Yes, and of the course the occasion I described was unusual. The Dana meal did not usually consist entirely of a choice of Big Macs with or without cheese. :smile: And of course P. and myself weren't staying so we could and did buy a veggie pasty from the Chithurst Spa shop on the way home. But the lay guests who WERE staying had only that choice for the one meal of the day.
The going for refuge is the door of entrance to the teachings of the Buddha.

Bhikku Bodhi.

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Spiny O'Norman
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the great vegetarian debate

Post by Spiny O'Norman » Sun Jul 03, 2011 9:26 am

David N. Snyder wrote:Yes, sort of. It is about intention. According to the vegetarian position, there is 'intention' to purchase and consume meat when you go and purchase it, which thereby causes the death of animals, simple supply and demand, cause and effect. A monk relying on alms food does not have that intention and graciously accepts what is offered. The non-vegetarian position is that one must actually do the killing.
I think there is a more general question about how we view the precepts and sila generally. For me the precepts aren't just legalistic training principles, but are placed in a wider context and related to metta-bahavana. Or to put it another way, we strive to do what is good, not just to avoid what is evil.

This extract from the Karaniya Metta Sutta seems relevant:

"As a mother would risk her life
to protect her child, her only child,
even so should one cultivate a limitless heart
with regard to all beings.
With good will for the entire cosmos.."

Spiny

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Spiny O'Norman
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the great vegetarian debate

Post by Spiny O'Norman » Sun Jul 03, 2011 9:29 am

Sanghamitta wrote:They have made their choice and they have made informed choices after due consideration and I for one do not feel inclined to judge that.
I do agree that judging others in this way is unhelpful.

Spiny

Bankei
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the great vegetarian debate

Post by Bankei » Mon Jul 04, 2011 4:40 am

Hi

I have come across an interesting article which considers vegetarianism of Theravada monastics in Burma and other places:

Rozenberg, Guillaume
2005 "Anthropology and the Buddhological Imagination: Reconstructing the Invisible Life of Texts"
in Aséanie, Vol 16
available for free download at http://www.persee.fr/web/revues/home/pr ... 5_num_16_1" onclick="window.open(this.href);return false;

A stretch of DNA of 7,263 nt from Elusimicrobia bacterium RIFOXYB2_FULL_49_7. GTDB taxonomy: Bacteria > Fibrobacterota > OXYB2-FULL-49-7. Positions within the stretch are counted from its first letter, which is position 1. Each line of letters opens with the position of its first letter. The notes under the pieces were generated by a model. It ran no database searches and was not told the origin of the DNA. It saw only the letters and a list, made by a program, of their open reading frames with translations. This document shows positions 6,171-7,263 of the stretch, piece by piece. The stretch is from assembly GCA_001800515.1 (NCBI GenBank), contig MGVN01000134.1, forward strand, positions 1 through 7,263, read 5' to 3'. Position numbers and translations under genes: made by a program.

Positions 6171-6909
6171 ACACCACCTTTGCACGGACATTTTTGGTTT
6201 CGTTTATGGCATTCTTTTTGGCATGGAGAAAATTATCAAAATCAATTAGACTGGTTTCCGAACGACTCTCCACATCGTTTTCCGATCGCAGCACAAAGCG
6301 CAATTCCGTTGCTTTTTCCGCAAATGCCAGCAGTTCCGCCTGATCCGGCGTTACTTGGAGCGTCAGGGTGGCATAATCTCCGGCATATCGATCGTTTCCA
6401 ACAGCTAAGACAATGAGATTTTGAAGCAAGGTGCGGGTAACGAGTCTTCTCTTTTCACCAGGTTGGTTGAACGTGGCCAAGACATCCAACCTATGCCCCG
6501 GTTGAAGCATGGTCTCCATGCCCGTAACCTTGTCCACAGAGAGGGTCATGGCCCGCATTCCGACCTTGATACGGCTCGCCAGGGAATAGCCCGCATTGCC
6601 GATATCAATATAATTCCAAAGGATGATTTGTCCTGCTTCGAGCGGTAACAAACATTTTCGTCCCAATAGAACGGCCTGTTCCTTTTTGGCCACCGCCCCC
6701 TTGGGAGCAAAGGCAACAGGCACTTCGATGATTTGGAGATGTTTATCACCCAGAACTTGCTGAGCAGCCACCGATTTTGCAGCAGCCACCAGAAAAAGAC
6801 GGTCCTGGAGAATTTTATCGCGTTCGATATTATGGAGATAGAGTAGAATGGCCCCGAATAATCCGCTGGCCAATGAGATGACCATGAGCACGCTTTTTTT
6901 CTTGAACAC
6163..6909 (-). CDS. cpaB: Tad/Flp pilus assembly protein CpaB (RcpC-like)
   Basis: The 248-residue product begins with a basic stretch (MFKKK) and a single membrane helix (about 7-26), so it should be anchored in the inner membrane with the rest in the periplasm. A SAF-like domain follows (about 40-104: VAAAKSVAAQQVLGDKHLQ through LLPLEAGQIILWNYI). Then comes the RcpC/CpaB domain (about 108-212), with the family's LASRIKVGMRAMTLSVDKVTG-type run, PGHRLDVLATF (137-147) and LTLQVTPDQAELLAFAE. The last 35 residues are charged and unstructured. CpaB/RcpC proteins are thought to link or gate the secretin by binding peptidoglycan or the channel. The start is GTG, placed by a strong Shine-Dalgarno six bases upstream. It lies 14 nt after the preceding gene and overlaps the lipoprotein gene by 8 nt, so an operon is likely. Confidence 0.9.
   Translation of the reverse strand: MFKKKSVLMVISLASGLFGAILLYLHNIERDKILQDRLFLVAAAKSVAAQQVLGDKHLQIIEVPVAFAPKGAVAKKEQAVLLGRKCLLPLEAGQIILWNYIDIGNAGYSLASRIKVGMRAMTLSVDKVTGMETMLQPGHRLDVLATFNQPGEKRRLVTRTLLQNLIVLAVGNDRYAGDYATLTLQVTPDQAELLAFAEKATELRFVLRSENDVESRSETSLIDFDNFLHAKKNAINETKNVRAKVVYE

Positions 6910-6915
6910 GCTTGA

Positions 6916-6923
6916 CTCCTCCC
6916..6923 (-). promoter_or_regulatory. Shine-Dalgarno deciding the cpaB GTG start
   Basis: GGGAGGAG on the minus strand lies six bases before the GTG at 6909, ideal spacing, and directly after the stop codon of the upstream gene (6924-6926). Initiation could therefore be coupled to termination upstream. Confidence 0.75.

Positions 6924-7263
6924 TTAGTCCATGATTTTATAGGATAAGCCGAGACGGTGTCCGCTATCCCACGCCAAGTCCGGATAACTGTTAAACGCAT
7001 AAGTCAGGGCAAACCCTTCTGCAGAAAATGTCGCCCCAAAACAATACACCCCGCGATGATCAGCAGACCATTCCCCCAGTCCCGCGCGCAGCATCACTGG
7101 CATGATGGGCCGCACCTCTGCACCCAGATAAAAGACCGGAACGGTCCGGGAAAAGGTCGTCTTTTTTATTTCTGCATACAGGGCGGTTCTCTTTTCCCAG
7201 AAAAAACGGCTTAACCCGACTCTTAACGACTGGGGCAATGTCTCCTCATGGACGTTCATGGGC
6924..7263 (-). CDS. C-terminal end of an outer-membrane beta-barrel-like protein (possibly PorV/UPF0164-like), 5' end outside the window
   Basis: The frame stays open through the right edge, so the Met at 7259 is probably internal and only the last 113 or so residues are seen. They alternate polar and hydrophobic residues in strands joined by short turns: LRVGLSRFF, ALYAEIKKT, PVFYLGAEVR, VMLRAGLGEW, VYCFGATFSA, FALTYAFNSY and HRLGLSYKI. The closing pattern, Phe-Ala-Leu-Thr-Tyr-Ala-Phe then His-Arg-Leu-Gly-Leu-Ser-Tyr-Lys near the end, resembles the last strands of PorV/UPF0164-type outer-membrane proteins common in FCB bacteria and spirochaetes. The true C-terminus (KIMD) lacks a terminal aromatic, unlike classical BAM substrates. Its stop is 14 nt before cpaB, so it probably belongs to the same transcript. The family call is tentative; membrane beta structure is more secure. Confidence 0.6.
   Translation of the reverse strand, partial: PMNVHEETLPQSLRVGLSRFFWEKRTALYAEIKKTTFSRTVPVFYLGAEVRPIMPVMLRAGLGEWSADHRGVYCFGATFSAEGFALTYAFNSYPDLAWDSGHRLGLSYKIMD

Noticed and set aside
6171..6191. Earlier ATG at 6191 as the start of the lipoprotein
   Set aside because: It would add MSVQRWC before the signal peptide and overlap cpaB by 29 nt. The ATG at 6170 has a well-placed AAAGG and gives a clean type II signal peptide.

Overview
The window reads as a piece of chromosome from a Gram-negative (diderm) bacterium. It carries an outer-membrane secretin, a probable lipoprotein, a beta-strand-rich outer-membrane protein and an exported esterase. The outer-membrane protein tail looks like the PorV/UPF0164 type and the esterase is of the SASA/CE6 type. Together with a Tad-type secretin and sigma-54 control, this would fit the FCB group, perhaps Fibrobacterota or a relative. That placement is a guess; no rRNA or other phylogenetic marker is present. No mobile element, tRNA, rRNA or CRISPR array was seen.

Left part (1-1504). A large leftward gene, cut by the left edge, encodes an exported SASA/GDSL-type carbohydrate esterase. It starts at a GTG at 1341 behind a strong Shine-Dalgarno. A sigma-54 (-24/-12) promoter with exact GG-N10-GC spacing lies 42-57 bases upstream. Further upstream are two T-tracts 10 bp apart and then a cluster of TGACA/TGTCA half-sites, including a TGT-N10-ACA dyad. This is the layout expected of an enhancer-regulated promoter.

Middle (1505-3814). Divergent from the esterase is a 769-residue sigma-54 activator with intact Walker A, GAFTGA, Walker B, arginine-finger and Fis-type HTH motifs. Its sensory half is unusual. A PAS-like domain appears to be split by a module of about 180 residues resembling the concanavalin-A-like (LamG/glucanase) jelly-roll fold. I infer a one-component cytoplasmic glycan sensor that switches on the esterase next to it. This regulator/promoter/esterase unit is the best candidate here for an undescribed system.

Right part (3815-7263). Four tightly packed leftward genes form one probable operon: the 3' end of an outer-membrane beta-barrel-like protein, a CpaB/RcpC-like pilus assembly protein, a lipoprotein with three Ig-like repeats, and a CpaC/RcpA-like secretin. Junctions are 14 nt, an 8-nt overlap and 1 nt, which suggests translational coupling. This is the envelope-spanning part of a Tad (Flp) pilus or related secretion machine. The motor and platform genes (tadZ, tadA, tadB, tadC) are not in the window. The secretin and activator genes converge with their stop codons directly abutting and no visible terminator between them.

Rozenberg is an Anthropologist who had studied Buddhism in Burma. He was always puzzled by the number of vegetarian monks such as the Thamanya Sayadaw so he went back to the texts (or some of them) to see what they said about vegetarianism. He found that while they did not specifically recommend the practice many of the famous monks and arahats of the past did not eat meat (or there was no record of them eating meat). So the texts seemed to advocate vegtarianism by default.

It is a short article and worth a read if you are interested.

Bankei
-----------------------
Bankei

Jhana4
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the great vegetarian debate

Post by Jhana4 » Mon Jul 04, 2011 12:26 pm

"Monks, a lay follower should not engage in five types of business. Which five? Business in weapons, business in human beings, business in meat, business in intoxicants, and business in poison.

"These are the five types of business that a lay follower should not engage in."
Vanijja Sutta: Business (Wrong Livelihood)

So, the "business in meat" the Buddha put in the same group as arms dealers, slave traders and pimps. There is no business without customers.
In reading the scriptures, there are two kinds of mistakes:
One mistake is to cling to the literal text and miss the inner principles.
The second mistake is to recognize the principles but not apply them to your own mind, so that you waste time and just make them into causes of entanglement.

chownah
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the great vegetarian debate

Post by chownah » Mon Jul 04, 2011 1:18 pm

Jhana4 wrote:
"Monks, a lay follower should not engage in five types of business. Which five? Business in weapons, business in human beings, business in meat, business in intoxicants, and business in poison.

"These are the five types of business that a lay follower should not engage in."